In the 80s, when the neoclassicists commandeered jazz, many young musicians began to emulate their 60s predecessors. Wallace Roney internalized the style of Miles Davis so fully that at Davis’s last recorded performance–the disastrous 1991 Montreux Jazz Festival concert, when he could barely play more than a few minutes at a time–Roney was called upon to fill in the blanks left by his idol. Roney has since proved even more mercurial than Davis. He has made some terrific recordings and he has made some poor ones, and on his last trip to Chicago, as part of Chick Corea’s tribute to Bud Powell, he offered wooden, dour counterpoint to the fireworks surrounding him. Which Wallace Roney will show up here? I’ll wager on the smart, lithe soloist who first attracted attention with Art Blakey’s Jazz Messengers in 1986. He’s bringing a ridiculously talented band that should do its best to keep the leader’s feet to the fire. The quintet includes young bassist Clarence Seay, pianist Donald Brown (who played with Roney in the Messengers), and two musicians a generation older than Roney: saxist Gary Bartz and drummer Lenny White, both veterans of Davis’s electric bands. White helped create the insurrectionist rhythms on Bitches Brew, but in the last 15 years he’s gone back to the music’s roots, applying fusion’s energy to the mainstream music that preceded it. Bartz has done much the same, reviving a career that had almost blinked out in the 80s. Now teaching in Cincinnati (and appearing relatively often in Chicago as part of Malachi Thompson’s Freebop Band), Bartz has a gritty, soulful sound, and his playing reflects recent jazz history when he improvises, tracing the funky 60s and the electrified 70s but also taking into account the reassessment of the music’s past that took hold in the 80s. Tuesday through Thursday, October 15 through 17, 8 and 10 PM, Friday and Saturday, October 18 and 19, 9 and 11 PM, and Sunday, October 20, 4, 8, and 10 PM, Jazz Showcase, 59 W. Grand; 312-670-2473.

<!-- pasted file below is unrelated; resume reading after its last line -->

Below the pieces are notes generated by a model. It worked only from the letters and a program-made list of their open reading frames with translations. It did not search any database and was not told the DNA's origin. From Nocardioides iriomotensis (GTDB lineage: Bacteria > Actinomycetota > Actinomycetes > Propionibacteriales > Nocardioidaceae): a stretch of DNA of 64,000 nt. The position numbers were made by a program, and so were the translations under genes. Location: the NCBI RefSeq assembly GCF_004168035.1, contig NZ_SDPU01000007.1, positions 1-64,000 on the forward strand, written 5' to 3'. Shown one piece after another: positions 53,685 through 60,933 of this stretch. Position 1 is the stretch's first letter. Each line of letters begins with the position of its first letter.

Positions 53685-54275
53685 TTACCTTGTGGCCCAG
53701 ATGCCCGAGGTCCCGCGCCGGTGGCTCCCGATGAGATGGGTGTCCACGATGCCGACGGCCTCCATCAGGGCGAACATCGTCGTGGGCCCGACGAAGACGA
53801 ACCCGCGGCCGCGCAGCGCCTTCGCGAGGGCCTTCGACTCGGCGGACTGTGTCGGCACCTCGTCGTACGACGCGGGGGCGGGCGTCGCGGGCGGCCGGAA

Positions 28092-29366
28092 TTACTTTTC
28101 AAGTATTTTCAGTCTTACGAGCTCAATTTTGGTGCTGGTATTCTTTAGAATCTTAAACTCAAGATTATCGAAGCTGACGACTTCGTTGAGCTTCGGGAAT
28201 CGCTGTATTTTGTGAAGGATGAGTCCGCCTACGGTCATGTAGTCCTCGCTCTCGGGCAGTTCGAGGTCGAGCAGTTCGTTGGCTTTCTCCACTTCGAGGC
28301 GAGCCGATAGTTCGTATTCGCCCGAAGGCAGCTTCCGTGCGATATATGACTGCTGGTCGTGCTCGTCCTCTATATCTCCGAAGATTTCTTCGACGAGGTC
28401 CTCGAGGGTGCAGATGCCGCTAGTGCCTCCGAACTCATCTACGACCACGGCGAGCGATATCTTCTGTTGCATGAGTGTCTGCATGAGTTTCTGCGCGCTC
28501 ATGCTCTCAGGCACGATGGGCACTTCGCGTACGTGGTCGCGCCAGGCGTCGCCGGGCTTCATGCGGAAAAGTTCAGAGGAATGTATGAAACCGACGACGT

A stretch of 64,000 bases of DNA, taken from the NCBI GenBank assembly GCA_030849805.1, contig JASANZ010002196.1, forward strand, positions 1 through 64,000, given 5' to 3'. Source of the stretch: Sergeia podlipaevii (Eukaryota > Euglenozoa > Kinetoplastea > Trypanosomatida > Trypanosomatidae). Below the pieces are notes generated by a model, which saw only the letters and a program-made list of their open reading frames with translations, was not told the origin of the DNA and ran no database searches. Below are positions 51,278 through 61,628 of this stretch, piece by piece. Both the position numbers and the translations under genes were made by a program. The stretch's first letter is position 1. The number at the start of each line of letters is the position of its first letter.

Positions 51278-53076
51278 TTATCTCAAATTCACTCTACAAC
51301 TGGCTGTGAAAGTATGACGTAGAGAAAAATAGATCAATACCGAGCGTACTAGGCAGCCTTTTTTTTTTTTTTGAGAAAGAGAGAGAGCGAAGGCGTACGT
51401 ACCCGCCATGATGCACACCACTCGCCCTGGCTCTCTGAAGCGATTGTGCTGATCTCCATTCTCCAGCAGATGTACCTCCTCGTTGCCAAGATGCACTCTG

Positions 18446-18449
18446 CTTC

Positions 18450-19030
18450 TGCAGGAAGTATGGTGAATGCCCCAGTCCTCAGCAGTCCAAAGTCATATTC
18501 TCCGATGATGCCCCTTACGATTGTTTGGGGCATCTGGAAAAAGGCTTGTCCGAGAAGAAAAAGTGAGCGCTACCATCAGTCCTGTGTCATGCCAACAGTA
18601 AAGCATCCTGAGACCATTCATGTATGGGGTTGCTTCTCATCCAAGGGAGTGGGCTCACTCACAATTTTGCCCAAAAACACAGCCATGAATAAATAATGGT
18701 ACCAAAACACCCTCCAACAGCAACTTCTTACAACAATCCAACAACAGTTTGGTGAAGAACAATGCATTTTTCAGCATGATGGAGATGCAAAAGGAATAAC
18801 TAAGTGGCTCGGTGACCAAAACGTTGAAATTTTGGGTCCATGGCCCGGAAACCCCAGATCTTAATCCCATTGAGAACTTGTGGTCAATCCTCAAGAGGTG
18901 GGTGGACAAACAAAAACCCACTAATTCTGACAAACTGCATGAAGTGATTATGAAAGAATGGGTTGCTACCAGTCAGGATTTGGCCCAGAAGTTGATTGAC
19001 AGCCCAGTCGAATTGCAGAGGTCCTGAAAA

Art accompanying story in printed newspaper (not available in this archive): photo/Michael Jackson.